The Tale Of The Fairy Tale Essay

1988 Words Apr 25th, 2015 8 Pages
The fairy tale genre presents literature pointing to the prominent stages of life: Trials of growing up, departure from home, and the attainment and proof of maturity (Sellers 10). Jack Zipes, a fairy tale historian, claims that “progress depends on literacy,” and while obscure fairy tale revisionists have made significant strides in this pursuit, David Haase asserts “only the best-known stories, those everyone has read or heard, indeed those Disney has popularized, have affected masses of children in our culture” (Relentless 6, Haase 1). As the fairy tale genre has transformed through not only print, but also technological innovations such as film, the internet, and social media, so have its female characters. While female characters in fairy tales have matured from that of a passive, demure role to that of a multi-cultural, male equivalent heroine, the genre’s adaptations remain sexist towards women (Irresistible 22).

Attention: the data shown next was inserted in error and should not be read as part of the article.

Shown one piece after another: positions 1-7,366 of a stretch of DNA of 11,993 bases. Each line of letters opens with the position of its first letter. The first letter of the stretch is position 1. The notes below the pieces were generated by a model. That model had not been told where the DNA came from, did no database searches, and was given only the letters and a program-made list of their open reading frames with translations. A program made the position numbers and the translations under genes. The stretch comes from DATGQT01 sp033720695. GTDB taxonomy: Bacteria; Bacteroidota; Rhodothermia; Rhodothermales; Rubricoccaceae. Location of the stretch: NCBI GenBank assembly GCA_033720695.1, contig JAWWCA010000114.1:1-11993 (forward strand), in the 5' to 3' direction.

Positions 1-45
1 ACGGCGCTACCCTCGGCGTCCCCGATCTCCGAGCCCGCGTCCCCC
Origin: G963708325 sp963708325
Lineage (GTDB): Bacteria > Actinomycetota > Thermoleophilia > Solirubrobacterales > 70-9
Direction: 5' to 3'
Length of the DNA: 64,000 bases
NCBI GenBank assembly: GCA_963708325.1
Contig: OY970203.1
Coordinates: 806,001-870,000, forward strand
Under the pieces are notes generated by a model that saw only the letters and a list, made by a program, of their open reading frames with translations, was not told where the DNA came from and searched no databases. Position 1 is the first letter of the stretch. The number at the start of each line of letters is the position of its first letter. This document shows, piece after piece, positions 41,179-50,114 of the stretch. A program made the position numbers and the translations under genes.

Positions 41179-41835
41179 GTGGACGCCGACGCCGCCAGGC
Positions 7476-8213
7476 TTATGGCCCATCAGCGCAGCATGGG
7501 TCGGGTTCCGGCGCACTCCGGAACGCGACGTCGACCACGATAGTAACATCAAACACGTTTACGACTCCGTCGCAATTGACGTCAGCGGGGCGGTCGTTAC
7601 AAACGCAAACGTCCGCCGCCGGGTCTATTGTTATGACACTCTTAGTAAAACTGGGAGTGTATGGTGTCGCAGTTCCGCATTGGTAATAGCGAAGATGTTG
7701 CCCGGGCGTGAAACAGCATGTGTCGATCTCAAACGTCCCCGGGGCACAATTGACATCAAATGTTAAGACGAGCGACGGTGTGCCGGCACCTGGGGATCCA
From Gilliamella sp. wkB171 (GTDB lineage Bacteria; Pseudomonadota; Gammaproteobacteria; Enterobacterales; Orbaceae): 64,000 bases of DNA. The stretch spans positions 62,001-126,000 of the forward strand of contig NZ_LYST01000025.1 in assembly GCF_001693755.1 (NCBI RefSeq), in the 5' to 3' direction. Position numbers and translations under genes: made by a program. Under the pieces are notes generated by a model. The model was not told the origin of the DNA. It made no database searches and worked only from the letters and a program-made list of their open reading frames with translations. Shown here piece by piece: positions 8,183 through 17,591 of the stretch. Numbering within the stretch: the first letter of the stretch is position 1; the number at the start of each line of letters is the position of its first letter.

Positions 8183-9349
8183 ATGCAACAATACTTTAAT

Due to the fairy tale genre’s ability to retell stories based on the evolving portrayal of women in society, it encourages its reader to rethink what they know about the tale. The early patriarchal view in the traditional fairy tale depicting “boys to be boys” and “girls to be girls” based on multi-layered socially constructed binaries is now updated—admittedly with some distortions, omissions, and miscommunications—to engender the possibility of new, acceptable gendered roles. We often enjoy the pastime of telling classical fairy tales to our children, not…

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